On 24 September 1956, Dr Williams attained unprecedented electoral success in the colony and would pass on in office in 1981, never having lost a national election in our country. True, in the wake of the political stampede triggered by his elevation to office in 1956, a shock to his opponents, the pro-federation party under the renowned Norman Manley, to which Dr Williams’ political wagon was hitched in the first and only federal elections of 1958, though gaining a majority of the votes cast in T & T, suffered a 4-6 defeat locally by his hastily realigned opponents, led by parochial anti-federalists, alarmed by the demographic implications of the West Indian federation.  But, as in 1976, following the unusual elections of 1971, he was to regain firm control of the political reins in the crucial and bitterly fought elections of1961, which preceded our independence in 1962..

 

Undoubtedly, without Dr Williams astride his fledgling government from 1956, the slaying of the colonial dragon would not have occurred in our country when it did, with, among other concessions, a Concordat facilitating denominational schools in place, though now questionable.

 

 

And in the event, there might be no flag to wave nor to pin proudly on our lapels, no indigenous anthem to sing, no UN place in which to sit and no mother Trinidad and Tobago to claim her oil and gas and the achievements of Hasely Crawford and a host of other local heroes, since independence, let alone a Chaguaramas from which to send cadets to Sandhurst. More significantly perhaps, there might have been no way back for the young braves, who survived the attempted coup against his government in 1970, without the Privy Council he retained in the wisdom of his political philosophy.

 

Being mortal, as we all are, he was certainly not perfect, nor claimed so to be, but he was as near to Plato’s iconic philosopher ruler as was humanly possible, cigarettes notwithstanding. Streets ahead of his contemporaries here, not to mention those since, whose megalomania has conspired to squander much of his legacy on the one hand and, on the other, has strived to contrive its desecration for political expediency, he was, undeniably, personally beyond reproach  in a society notorious for corruption and remained steadfastly indifferent, following his political ascendancy, to the acquisition of personal status symbols, famously urging against post-mortem honours of any kind in his memory.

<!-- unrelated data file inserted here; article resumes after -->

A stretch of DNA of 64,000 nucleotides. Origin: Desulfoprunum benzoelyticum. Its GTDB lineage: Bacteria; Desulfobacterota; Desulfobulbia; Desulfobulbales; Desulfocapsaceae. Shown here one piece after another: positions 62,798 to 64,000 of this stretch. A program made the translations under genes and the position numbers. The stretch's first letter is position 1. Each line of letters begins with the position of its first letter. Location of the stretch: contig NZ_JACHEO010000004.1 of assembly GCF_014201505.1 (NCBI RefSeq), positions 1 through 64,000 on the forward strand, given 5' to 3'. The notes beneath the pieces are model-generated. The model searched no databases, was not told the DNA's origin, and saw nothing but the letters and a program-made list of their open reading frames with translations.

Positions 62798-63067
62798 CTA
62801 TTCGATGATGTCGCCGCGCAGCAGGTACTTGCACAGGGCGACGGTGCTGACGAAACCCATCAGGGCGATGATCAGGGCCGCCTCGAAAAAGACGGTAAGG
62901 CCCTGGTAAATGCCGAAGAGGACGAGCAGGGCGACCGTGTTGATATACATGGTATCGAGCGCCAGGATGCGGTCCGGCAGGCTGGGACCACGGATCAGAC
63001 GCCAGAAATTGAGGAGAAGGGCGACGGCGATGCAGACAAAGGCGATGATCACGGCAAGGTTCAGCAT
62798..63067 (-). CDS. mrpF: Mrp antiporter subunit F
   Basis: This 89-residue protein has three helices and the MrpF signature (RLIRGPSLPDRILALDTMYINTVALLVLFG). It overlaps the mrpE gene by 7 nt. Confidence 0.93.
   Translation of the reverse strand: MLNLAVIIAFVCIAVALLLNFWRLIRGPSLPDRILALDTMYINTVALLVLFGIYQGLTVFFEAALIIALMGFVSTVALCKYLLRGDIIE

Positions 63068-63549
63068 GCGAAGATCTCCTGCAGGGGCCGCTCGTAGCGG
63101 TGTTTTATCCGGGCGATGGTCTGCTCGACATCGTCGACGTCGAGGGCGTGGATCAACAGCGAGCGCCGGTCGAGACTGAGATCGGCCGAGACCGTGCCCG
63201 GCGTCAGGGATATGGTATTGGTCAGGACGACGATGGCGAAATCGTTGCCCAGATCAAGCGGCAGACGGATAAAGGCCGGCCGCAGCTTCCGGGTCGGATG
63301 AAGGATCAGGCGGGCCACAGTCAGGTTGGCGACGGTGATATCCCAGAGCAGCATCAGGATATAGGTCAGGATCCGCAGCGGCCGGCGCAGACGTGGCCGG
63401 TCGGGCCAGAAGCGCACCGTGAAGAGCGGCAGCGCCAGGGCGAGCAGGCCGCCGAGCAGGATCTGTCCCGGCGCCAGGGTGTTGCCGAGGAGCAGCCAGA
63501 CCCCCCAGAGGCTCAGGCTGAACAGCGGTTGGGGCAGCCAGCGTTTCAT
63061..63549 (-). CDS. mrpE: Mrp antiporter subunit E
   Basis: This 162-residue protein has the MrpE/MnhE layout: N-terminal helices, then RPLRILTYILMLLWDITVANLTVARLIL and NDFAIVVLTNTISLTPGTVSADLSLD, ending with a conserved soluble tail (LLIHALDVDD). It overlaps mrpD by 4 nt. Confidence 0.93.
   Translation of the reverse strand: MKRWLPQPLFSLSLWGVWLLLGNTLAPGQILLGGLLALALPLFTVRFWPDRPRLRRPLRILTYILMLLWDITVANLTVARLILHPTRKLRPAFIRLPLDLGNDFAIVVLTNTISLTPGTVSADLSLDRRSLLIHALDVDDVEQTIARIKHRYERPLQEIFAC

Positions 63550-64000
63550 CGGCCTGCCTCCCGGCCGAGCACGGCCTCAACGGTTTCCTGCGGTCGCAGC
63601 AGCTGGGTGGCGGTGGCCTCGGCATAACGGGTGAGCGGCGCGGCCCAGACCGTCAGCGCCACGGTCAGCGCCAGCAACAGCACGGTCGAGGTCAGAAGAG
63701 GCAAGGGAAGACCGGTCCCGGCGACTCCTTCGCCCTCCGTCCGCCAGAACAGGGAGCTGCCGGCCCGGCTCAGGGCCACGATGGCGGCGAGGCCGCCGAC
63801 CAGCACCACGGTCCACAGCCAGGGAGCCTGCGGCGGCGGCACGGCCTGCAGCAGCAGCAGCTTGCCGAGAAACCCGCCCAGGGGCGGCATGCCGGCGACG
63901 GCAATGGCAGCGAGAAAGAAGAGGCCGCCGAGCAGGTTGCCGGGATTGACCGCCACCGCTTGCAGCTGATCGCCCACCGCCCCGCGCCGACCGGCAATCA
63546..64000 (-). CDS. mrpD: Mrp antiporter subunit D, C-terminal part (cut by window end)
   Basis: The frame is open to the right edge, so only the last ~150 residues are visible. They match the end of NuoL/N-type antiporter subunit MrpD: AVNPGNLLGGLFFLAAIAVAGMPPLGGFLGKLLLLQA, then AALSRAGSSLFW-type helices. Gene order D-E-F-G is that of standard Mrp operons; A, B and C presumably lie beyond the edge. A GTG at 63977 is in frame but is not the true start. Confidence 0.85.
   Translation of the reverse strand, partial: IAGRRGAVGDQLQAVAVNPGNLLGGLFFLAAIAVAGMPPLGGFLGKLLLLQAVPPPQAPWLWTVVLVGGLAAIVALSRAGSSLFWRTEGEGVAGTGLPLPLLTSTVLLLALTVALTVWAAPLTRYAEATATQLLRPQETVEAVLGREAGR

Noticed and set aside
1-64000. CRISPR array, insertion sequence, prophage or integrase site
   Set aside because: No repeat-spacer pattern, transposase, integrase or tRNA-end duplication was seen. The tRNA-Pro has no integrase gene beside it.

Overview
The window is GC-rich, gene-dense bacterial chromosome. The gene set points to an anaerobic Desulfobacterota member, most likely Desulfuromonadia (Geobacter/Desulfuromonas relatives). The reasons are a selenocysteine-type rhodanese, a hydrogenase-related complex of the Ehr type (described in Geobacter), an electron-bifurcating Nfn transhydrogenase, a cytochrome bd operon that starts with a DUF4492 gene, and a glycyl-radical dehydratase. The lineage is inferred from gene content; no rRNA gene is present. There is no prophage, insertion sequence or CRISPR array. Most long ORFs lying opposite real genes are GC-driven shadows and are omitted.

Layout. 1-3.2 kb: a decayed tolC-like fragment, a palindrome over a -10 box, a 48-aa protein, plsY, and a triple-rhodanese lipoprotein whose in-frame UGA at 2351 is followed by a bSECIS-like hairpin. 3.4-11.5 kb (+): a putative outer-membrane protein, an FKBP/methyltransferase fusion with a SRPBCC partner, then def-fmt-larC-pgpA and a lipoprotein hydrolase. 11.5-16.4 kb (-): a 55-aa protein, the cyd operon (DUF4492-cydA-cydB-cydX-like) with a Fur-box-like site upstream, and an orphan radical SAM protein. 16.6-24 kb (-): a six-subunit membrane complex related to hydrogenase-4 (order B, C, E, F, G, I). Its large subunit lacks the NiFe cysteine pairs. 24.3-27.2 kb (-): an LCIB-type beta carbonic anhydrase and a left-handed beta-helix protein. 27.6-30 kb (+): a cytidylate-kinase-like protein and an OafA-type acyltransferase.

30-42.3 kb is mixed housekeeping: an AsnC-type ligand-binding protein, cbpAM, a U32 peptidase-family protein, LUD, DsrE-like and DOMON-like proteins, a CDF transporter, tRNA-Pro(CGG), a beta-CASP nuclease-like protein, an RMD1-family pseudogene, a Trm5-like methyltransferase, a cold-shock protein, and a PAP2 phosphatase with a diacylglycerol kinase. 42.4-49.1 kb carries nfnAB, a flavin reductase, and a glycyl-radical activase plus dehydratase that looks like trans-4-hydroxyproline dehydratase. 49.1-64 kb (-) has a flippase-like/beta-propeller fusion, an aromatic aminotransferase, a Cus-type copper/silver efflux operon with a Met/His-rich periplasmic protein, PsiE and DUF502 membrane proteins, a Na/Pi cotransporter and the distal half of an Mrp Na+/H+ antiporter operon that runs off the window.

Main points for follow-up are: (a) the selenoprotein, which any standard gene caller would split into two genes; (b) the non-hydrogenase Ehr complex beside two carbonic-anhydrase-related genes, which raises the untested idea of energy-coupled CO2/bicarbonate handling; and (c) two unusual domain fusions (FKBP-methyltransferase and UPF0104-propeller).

This should not dissuade true patriots among us, howsoever, from standing up to be counted in his honour, in this significant year, while the praises of lesser natives, past and present, are stridently broadcast at large. The blanket of silence pervading our society of late in his regard may be neither here nor there to this inimitable Caribbean hero of Trinidad and Tobago, his hearing-aid having been turned off long since.

 

 

Even so, he remains irreplaceable in the hearts and minds of countless of his compatriots and others, for whom that deafening silence speaks volumes, in their unshakeable conviction that his colossal contribution to our political development, and much more besides, deserve far more recognition than grudging footnotes, in passing, to the pages of our history.

 

And so, come the 31 August this year, the ingratiates and ignoramuses could jump high or limbo as much as they like in the delusion of their regal progress, for they know not what they do. But my focus will be on the devoted single father of our nation, Eric Eustace Williams, and the shining example of the Williams sisters, who, content to glide effortlessly beneath his shades, graced the centre court in my neighbourhood, with atypical dignity and modesty.

 

• Rawle Boland is a Trinidad-born attorney and political scientist based in London